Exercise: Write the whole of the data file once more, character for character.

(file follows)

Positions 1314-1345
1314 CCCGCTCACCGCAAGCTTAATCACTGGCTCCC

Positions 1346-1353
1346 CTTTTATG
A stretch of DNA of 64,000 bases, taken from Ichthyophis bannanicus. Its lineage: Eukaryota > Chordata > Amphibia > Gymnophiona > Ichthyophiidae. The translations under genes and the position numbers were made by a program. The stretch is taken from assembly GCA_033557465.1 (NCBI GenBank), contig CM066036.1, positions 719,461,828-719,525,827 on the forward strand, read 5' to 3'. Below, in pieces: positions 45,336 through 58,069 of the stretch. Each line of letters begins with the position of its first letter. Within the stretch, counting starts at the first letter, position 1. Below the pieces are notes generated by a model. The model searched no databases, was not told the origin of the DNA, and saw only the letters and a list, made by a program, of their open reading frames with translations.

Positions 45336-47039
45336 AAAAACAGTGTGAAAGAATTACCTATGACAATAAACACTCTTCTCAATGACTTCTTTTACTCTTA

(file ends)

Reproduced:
Positions 1314-1345
1314 CCCGCTCACCGCAAGCTTAATCACTGGCTCCC

Positions 1346-1353
1346 CTTTTATG
A stretch of DNA of 64,000 bases, taken from Ichthyophis bannanicus. Its lineage: Eukaryota > Chordata > Amphibia > Gymnophiona > Ichthyophiidae. The translations under genes and the position numbers were made by a program. The stretch is taken from assembly GCA_033557465.1 (NCBI GenBank), contig CM066036.1, positions 719,461,828-719,525,827 on the forward strand, read 5' to 3'. Below, in pieces: positions 45,336 through 58,069 of the stretch. Each line of letters begins with the position of its first letter. Within the stretch, counting starts at the first letter, position 1. Below the pieces are notes generated by a model. The model searched no databases, was not told the origin of the DNA, and saw only the letters and a list, made by a program, of their open reading frames with translations.

Positions 45336-47039
45336 AAAAACAGTGTGAAAGAATTACCTATGACAATAAACACTCTTCTCAATGACTTCTTTTACTCTTA